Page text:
The Weathermen | Activism in the Sixties
Freedom of Information Act: Weather Underground Organization
Read the Chicago Office of the FBI’s 1976 analysis of the Weather Underground’s motivations, beliefs and whereabouts.
Online NewsHour: Tales From the Underground
WTTW Chicago’s Elizabeth Brackett visits the home of former Weathermen fugitives Bernardine Dohrn and Bill Ayers, where they discuss their violent past, their three children and their current work.
Billy Ayers: WeatherCop
Read a short interview with Ayers upon the publication of his memoir, Fugitive Days.
P.O.V.: What I Want My Words To Do To You
Former Weather Underground members Kathy Boudin and Judith Clark are two of the incarcerated women featured in this documentary about playwright and activist Eve Ensler’s writing program at the Bedford Hills Correctional Facility. Boudin was paroled in September of 2003 after serving 22 years of her 20-to-life sentence.
100 Rock Moments: “Subterranean Homesick Blues”
Learn about what is “arguably the first rock video” for the Bob Dylan song that inspired the Weathermen’s name.
Edited by Harold Jacobs
(Ramparts Press, 1971)
First published during the movement’s heyday, this collection of essays about the Weather Underground includes both “for” and “against” positions.
The Way the Wind Blew: A History of the Weather Underground
By Ron Jacobs
(Verso Books, 1997)
Jacobs presents a history of the group, tracing it from its college campus days in the 1960s to its remaining fugitives in the early 1980s.
Bringing the War Home: The Weather Underground, the Red Army Faction and Revolutionary Violence in the Sixties and Seventies
By Jeremy Varon
(University of California Press, 2004)
America's Weather Underground and Germany's Red Army Faction are compared in this examination of how young, middle-class radicals in prosperous democratic societies turn to armed struggle in efforts to overthrow their governments.
Fugitive Days: A Memoir
By Bill Ayers
(Beacon Press, 2001)
Ayers’ autobiography follows his trajectory from idyllic 1950s childhood to 1970s fugitive.
Family Circle: The Boudins and the Aristocracy of the Left
By Susan Braudy
A controversial portrait of Kathy Boudin, the ex-Weatherman who was freed from prison in 2003 after serving 20 years for armed robbery.
Growing Up Underground
By Jane Alpert
(Citadel Trade, 1990)
Memoirs of a former Weatherman who went underground in 1970 after being charged with conspiring to bomb government property.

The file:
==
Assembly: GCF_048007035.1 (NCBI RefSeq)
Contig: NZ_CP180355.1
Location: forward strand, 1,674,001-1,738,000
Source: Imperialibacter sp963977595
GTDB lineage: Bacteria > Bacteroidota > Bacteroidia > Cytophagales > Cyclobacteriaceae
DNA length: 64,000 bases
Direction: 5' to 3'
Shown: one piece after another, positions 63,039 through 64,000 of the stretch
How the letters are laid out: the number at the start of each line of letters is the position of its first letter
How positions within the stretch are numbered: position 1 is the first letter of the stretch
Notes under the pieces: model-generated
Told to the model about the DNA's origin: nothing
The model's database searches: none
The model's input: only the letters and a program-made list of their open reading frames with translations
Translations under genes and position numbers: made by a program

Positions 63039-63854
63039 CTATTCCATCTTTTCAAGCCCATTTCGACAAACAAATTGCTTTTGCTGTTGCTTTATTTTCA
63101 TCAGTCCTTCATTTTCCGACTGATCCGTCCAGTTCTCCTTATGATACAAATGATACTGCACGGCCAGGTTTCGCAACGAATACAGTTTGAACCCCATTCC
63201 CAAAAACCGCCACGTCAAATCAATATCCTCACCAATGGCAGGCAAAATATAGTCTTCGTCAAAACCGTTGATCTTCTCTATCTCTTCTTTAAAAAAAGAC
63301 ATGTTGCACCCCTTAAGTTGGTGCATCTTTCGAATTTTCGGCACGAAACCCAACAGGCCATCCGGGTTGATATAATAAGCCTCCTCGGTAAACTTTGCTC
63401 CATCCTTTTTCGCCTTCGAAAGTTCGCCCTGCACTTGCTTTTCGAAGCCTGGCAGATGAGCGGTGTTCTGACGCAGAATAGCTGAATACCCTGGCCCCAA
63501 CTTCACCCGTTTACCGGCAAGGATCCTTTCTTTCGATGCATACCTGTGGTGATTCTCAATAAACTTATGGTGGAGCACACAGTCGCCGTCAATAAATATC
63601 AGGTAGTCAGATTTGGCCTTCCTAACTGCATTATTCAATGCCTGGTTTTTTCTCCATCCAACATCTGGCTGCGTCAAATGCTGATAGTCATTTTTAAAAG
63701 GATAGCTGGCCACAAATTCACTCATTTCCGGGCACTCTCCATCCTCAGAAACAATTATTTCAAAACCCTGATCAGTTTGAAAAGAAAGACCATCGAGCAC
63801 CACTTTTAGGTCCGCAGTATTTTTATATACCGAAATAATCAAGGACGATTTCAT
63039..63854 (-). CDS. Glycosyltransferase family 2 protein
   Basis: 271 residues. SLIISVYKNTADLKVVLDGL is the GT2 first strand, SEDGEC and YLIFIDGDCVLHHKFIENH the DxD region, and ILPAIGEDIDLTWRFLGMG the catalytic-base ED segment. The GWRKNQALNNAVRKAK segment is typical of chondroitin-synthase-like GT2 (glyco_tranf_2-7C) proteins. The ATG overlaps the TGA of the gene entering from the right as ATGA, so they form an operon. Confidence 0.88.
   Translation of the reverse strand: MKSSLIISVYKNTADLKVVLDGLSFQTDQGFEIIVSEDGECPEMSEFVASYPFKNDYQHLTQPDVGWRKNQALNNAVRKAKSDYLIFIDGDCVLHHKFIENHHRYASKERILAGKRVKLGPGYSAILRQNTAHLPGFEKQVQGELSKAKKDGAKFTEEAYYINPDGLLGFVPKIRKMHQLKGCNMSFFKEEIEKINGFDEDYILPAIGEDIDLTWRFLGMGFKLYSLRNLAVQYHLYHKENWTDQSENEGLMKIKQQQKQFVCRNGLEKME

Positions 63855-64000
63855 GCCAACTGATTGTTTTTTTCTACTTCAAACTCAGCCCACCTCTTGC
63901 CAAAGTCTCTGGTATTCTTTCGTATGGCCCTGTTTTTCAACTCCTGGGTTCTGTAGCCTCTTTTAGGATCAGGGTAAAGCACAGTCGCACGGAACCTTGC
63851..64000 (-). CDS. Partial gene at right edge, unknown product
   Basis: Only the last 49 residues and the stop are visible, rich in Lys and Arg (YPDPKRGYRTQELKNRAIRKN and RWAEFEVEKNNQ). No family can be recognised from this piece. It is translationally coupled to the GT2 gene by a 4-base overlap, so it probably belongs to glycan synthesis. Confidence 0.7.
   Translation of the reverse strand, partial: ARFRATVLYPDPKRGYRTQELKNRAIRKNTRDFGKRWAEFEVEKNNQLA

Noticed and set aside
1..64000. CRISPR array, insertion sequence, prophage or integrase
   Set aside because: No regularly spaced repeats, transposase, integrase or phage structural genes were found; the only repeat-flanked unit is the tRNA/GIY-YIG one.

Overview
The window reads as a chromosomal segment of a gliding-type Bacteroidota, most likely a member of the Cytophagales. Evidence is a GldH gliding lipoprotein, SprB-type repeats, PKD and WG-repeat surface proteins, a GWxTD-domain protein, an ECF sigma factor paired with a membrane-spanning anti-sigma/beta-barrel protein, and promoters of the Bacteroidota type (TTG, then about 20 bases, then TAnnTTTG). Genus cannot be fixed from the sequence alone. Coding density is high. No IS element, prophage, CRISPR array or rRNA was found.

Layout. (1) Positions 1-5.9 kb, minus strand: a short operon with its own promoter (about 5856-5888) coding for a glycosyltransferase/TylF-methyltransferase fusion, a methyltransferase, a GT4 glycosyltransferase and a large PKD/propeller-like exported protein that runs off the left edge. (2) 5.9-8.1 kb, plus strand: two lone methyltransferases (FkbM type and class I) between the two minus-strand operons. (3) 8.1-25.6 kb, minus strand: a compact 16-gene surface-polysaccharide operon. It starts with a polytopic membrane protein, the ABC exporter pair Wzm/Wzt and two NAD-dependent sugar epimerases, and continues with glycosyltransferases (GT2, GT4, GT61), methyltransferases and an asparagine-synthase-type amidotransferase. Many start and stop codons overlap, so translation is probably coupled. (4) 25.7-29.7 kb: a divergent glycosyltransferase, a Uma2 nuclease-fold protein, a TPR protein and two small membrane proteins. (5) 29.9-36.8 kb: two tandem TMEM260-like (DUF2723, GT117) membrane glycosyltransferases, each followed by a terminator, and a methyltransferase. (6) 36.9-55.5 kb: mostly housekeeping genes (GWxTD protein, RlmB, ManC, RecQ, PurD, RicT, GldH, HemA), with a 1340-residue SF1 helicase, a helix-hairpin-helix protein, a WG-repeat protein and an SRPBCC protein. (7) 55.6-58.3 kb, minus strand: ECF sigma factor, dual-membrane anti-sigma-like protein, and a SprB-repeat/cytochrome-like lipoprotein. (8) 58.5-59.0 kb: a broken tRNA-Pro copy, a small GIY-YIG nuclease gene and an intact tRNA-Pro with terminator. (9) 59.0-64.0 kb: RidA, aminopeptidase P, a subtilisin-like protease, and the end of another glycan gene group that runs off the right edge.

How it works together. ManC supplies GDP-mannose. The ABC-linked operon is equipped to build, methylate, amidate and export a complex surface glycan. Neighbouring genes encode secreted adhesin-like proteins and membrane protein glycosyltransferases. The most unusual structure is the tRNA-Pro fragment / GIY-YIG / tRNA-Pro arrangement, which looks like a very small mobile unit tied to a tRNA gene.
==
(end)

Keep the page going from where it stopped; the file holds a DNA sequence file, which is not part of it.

Activism in the Sixties
Student Nonviolent Coordinating Committee
Get a history of the SNCC—founded by Martin Luther King, Jr. in order to promote non-violent social and political protest—and the role that African American women played within the organization.
The Black Panther Party
Read about the Party’s history and legacy, and the political context in which it was founded.
A brief history about the emergence of the Black Power movement and the 1960s militant groups it spawned, from the African American World reference guide.
Learn more about the FBI’s Counterintelligence Program, or COINTELPRO, an “illegal program of political repression directed against dissenters from the 1950s to the 1970s” formed under J. Edgar Hoover’s leadership. Members of the Communist Party, the Black Panthers and the New Left were often targets of the program’s abuses.
Get a comprehensive summary of the Sixties in both America and abroad, and the decade’s political and cultural implications.
Find out more about the growth of the New Left and the campus-based movements of the Sixties, as well as the history of the Students for a Democratic Society.
Think Tank: A Conversation With Todd Gitlin
A former president of the Students for a Democratic Society, Gitlin was also featured in THE WEATHER UNDERGROUND as a critic of the Weathermen. In this conversation he discusses his latest writing projects, “the Left,” and liberalism versus radicalism.
The Observer: “The Americans who declared war on their country”
A British journalist shares a beer with Chesa Boudin—Kathy Boudin’s son, raised after her incarceration by Bernardine Dohrn and Bill Ayers—in ex-Weatherman Brian Flanagan’s New York City bar.
Sixties Radicals: Then and Now
By Ron Chepesiuk
In this oral history of the 1960s, Chepesiuk interviews 18 activists about their motivations for joining the radical movement and what their political views are today.
Too Good to be Forgotten: Changing America in the 60s and 70s
By David Obst
(John Wiley, 1998)
One of the anti-war movement’s best-known journalists writes about the political and cultural climate of the era, from the 1968 Chicago convention to Watergate.
The Sixties: Years of Hope, Days of Rage
By Todd Gitlin
(Bantam Books, 1987)
Media critic, author and former SDS president Gitlin offers his definitive history of the decade.